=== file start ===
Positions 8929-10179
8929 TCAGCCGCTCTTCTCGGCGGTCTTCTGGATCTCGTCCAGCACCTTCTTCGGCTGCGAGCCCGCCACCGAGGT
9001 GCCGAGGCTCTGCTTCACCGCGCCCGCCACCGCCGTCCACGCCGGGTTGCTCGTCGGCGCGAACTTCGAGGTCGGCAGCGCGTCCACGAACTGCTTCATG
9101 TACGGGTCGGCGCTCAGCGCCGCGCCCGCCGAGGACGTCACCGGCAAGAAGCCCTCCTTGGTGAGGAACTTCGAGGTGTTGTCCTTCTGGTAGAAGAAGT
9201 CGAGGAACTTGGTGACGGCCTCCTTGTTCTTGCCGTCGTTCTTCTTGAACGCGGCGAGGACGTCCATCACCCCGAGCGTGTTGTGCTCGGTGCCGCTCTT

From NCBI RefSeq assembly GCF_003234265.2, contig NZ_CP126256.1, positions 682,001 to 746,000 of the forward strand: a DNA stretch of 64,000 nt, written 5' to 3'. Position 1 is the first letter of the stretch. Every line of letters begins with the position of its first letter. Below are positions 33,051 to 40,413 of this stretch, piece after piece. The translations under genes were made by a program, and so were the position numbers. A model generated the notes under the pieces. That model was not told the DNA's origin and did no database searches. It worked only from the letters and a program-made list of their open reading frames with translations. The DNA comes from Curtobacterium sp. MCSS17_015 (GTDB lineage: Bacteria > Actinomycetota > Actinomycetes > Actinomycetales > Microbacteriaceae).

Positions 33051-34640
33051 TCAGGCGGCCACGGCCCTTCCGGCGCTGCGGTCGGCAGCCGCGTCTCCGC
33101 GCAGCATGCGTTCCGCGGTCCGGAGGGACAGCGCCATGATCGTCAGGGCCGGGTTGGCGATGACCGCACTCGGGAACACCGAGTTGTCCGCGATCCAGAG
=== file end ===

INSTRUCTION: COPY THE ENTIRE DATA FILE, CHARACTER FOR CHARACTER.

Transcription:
Positions 8929-10179
8929 TCAGCCGCTCTTCTCGGCGGTCTTCTGGATCTCGTCCAGCACCTTCTTCGGCTGCGAGCCCGCCACCGAGGT
9001 GCCGAGGCTCTGCTTCACCGCGCCCGCCACCGCCGTCCACGCCGGGTTGCTCGTCGGCGCGAACTTCGAGGTCGGCAGCGCGTCCACGAACTGCTTCATG
9101 TACGGGTCGGCGCTCAGCGCCGCGCCCGCCGAGGACGTCACCGGCAAGAAGCCCTCCTTGGTGAGGAACTTCGAGGTGTTGTCCTTCTGGTAGAAGAAGT
9201 CGAGGAACTTGGTGACGGCCTCCTTGTTCTTGCCGTCGTTCTTCTTGAACGCGGCGAGGACGTCCATCACCCCGAGCGTGTTGTGCTCGGTGCCGCTCTT

From NCBI RefSeq assembly GCF_003234265.2, contig NZ_CP126256.1, positions 682,001 to 746,000 of the forward strand: a DNA stretch of 64,000 nt, written 5' to 3'. Position 1 is the first letter of the stretch. Every line of letters begins with the position of its first letter. Below are positions 33,051 to 40,413 of this stretch, piece after piece. The translations under genes were made by a program, and so were the position numbers. A model generated the notes under the pieces. That model was not told the DNA's origin and did no database searches. It worked only from the letters and a program-made list of their open reading frames with translations. The DNA comes from Curtobacterium sp. MCSS17_015 (GTDB lineage: Bacteria > Actinomycetota > Actinomycetes > Actinomycetales > Microbacteriaceae).

Positions 33051-34640
33051 TCAGGCGGCCACGGCCCTTCCGGCGCTGCGGTCGGCAGCCGCGTCTCCGC
33101 GCAGCATGCGTTCCGCGGTCCGGAGGGACAGCGCCATGATCGTCAGGGCCGGGTTGGCGATGACCGCACTCGGGAACACCGAGTTGTCCGCGATCCAGAG